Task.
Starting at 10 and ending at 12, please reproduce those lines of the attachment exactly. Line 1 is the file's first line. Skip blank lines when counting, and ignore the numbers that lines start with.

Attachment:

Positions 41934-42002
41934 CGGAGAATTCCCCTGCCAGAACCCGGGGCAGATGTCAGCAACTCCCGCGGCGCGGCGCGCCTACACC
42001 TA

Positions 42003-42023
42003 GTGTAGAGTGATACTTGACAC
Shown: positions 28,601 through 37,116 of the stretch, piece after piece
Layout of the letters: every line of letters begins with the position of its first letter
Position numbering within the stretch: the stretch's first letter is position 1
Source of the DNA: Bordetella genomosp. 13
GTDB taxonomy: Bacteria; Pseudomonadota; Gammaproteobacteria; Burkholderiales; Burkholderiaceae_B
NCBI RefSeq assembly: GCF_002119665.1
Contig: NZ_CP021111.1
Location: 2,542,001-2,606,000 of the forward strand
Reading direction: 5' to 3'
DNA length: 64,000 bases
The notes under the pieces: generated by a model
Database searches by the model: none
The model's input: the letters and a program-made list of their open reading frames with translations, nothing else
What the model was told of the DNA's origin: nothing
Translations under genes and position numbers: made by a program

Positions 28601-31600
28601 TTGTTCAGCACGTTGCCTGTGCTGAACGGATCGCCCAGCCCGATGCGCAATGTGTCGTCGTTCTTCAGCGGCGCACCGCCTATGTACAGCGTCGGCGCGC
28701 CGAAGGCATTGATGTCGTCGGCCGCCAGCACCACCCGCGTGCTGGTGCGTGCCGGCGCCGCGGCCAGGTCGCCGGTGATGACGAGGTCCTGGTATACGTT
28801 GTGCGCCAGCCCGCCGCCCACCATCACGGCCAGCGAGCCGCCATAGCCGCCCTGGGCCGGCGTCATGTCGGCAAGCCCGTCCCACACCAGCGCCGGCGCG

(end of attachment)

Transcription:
GTDB taxonomy: Bacteria; Pseudomonadota; Gammaproteobacteria; Burkholderiales; Burkholderiaceae_B
NCBI RefSeq assembly: GCF_002119665.1
Contig: NZ_CP021111.1